The insurance industry knows these costs, and is expecting greater diligence with a baseline of security controls. Identity is becoming the new perimeter to prevent data breaches, and it’s being heavily emphasized by insurers, along with many others. Underwriting is beginning to consider how potential customers handle evolving adversarial tactics and techniques. They’ll also examine if they’ve been breached before … a preexisting condition. Failure to manage cyber risks can impact insurability, and AD isn’t up to the job for today’s IT environment.

These trends are converging to dramatically upend the economics of cyber incidents. Fortunately, there are steps that you can take to start the process to achieve better security with your manager’s buy-in, trust, and clear alignment with corporate goals. 

Understanding Objections

Unfortunately, many managers possess a solid grasp on the threats posed by cyber criminals, but don’t feel the urgency. It can seem as if there’s never a “good time” to get started. 

You may encounter objections, including:

  • A misunderstanding of fiscal costs
  • A perceived lack of urgency
  • Undervaluing anything that’s not directly associated with “the business”
  • The notion of “we don’t click on emails” serving as sufficient security
  • Executives (or owners) who micromanage but don’t understand technology very well

These scenarios all come down to how some managers fail to view IT as a function of the principal business … it appears ancillary. IT needs to learn to market to the people establishing the budget that it’s not an ancillary function. Your challenge is “getting to yes.”


Learn about how to optimize your IT department’s budget strategy.

Getting to Yes

“Those who defer doing something about cybersecurity have elevated other interests or concerns above it. Using a ‘getting to yes’ approach means understanding their interests,” said Dr. Art Hochner, professor emeritus of management at the Fox School of Business at Temple University. Dr. Hochner specializes in teaching negotiation skills to thousands of students. 

He continued, “Maybe they are sold on the idea, but don’t have time to implement, don’t have a good grasp on what exact steps to take, or would benefit from some hand-holding along the way. The key is to find out what they see as their key interests — e.g., meeting deadlines, managing their time, knowing how to avoid pitfalls and large expenses, etc.” 

That can’t be done by trying to sell them on technology alone. For a more effective negotiating strategy, Dr. Hochner recommends following these steps instead:

  • The Jedi mind trick: Make it their idea. Your end goal should be for the decision makers themselves to believe that migrating is vital to their interests, versus a “good to have.” For instance, Hochner noted that the best car salespeople were the ones that allowed him to take vehicles out for a test drive to sell himself. “[I] didn’t need them to tell me anything much. But, of course, I wanted to buy a car, so I took the time to seek them out,” he said.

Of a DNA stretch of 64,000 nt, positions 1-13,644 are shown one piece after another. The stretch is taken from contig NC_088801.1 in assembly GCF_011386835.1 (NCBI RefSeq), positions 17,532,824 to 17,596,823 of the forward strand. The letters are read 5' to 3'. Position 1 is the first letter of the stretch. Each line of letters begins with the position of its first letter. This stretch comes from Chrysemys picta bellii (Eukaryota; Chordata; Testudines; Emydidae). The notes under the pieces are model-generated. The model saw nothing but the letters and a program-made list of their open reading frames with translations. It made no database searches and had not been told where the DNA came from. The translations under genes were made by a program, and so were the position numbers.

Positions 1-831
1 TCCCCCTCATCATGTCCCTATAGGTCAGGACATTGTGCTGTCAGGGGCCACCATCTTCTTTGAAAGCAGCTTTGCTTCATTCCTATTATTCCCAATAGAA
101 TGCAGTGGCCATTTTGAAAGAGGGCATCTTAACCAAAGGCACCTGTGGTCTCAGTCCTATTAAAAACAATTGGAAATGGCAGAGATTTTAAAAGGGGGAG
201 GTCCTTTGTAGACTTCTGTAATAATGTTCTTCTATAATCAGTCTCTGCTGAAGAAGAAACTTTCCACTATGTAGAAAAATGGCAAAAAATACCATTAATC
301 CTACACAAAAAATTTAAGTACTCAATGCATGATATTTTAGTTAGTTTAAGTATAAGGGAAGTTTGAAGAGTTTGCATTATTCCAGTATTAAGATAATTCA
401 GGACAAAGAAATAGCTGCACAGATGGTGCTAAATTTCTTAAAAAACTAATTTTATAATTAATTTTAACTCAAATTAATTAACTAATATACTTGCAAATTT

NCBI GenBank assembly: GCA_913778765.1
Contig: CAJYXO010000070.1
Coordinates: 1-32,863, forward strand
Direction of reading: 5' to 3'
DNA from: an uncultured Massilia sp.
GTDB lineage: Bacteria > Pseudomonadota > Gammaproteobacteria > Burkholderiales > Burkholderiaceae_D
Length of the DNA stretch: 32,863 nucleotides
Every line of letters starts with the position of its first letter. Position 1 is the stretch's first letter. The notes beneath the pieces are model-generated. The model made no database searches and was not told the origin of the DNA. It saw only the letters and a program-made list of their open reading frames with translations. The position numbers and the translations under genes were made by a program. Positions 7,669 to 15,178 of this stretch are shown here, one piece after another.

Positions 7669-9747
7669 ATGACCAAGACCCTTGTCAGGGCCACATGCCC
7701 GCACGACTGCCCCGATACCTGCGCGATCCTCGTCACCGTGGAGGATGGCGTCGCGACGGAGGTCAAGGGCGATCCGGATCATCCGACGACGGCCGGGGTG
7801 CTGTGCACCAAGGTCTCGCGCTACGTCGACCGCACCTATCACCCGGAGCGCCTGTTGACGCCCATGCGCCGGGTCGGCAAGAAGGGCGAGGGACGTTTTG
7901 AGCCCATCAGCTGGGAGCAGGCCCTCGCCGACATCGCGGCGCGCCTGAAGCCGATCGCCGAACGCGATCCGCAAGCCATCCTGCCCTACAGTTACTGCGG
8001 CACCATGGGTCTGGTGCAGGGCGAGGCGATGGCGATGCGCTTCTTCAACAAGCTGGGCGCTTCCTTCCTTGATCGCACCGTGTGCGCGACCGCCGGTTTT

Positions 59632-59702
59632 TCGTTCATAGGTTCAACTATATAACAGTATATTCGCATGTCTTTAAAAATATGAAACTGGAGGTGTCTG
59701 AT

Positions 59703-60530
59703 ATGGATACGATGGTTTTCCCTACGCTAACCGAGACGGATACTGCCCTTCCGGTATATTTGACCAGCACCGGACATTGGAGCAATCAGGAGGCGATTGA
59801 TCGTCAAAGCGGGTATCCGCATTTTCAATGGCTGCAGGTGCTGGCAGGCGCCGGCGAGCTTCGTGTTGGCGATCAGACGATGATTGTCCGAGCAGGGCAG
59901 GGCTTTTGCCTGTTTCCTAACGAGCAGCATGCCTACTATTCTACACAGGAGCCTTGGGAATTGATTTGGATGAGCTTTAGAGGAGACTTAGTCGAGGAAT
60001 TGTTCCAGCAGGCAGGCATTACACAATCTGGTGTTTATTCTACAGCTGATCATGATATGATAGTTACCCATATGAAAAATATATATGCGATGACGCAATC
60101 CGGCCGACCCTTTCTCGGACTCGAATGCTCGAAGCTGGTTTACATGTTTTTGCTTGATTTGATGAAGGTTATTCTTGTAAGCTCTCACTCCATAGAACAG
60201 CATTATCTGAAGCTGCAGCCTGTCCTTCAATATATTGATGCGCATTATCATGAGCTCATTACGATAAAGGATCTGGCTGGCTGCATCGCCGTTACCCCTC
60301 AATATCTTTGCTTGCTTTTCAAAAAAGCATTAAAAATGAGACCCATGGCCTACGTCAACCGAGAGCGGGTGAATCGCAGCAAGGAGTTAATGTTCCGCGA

• Listen: Your initial task is to actively listen and learn why they’re deferring action. Hochner recommends asking them why directly and then, “just shut up and listen … you can learn a lot by staying silent.” The FUD approach, where only your organization’s risks are emphasized, isn’t going to be successful.
  • Guidance: Transform excuses into guidance by helping them define their interests. For example, respond to excuses such as, “I don’t have the time,” with a collegial mindset that respects their interests but moves the ball down the field:
    • What would help you find the time?
    • Is there something I could do to help you clear your schedule?
    • Can we agree on a specific time for us to reconnect? 
  • Social proof: Show them what your peers or competitors are doing and ask questions such as, “Do you want to know more about how they were able to do it?”
  • Empathy: Utilize emotional intelligence by emphasizing that your organization isn’t alone in its constraints and experiences, but that there’s a “well-worn path” to achieving better security and IT efficiency. Consider sharing endorsements from people that they may know.
  • Reciprocity: Think of something meaningful that you have to offer such as a free consultation that could trigger a “reciprocation response” that evokes an obligation to give something of value back to you.
  • Liking: According to Hochner, “Show them how much you are like them. People don’t care how much you know until they know how much you care.”
  • Authority: Establish yourself as a trustworthy messenger. For example, consider the tactic of admitting any known flaws and weaknesses before the other party seizes on those. IT teams should emphasize solutions, not problems and establish risk-based programs that are defensible and can demonstrate success.
  • Consistency: Leverage their past statements to move them to actions consistent with their prior commitments. “Small steps enable you to get a series of yeses, leading to a real commitment,” Hochner said.

Additional Resources

University of Pennsylvania professor of organizational behavior Dr. Karren Knowlton recommends reading:

  • “Switch,” by the Heath Brothers
  • “Drive,” by Dan Pink
  • “Leading Change,” by John Kotter

Migrate Away from AD with JumpCloud

JumpCloud’s Open Directory Platform provides a smooth path to migrate off or modernize AD, once you’ve succeeded in aligning IT’s and management’s interests. Active Directory Integration (ADI) has configuration options that will enable you to determine where and how you want to manage users, groups, and passwords. It also provides a migration tool to transfer identities.

Cross-OS device management is a critical component to control and protect modern IT infrastructures. JumpCloud pairs the ability to manage every endpoint with an open directory platform to secure every identity and resource. This unified approach delivers strong access control while consolidating your tools for increased IT operational efficiency. Try JumpCloud for free and find out if it’s the right option for your organization’s journey away from AD.

Our customers tell us that asset management is also important for security and IT operations. JumpCloud is enhancing its platform to unify SaaS, IT security, and asset management.

Learn more about how admins will be able to consolidate security, asset, device, access, and identity management with JumpCloud and how those features go hand in hand.

David Worthington

I'm the JumpCloud Champion for Product, Security. JumpCloud and Microsoft certified, security analyst, a one-time tech journalist, and former IT director.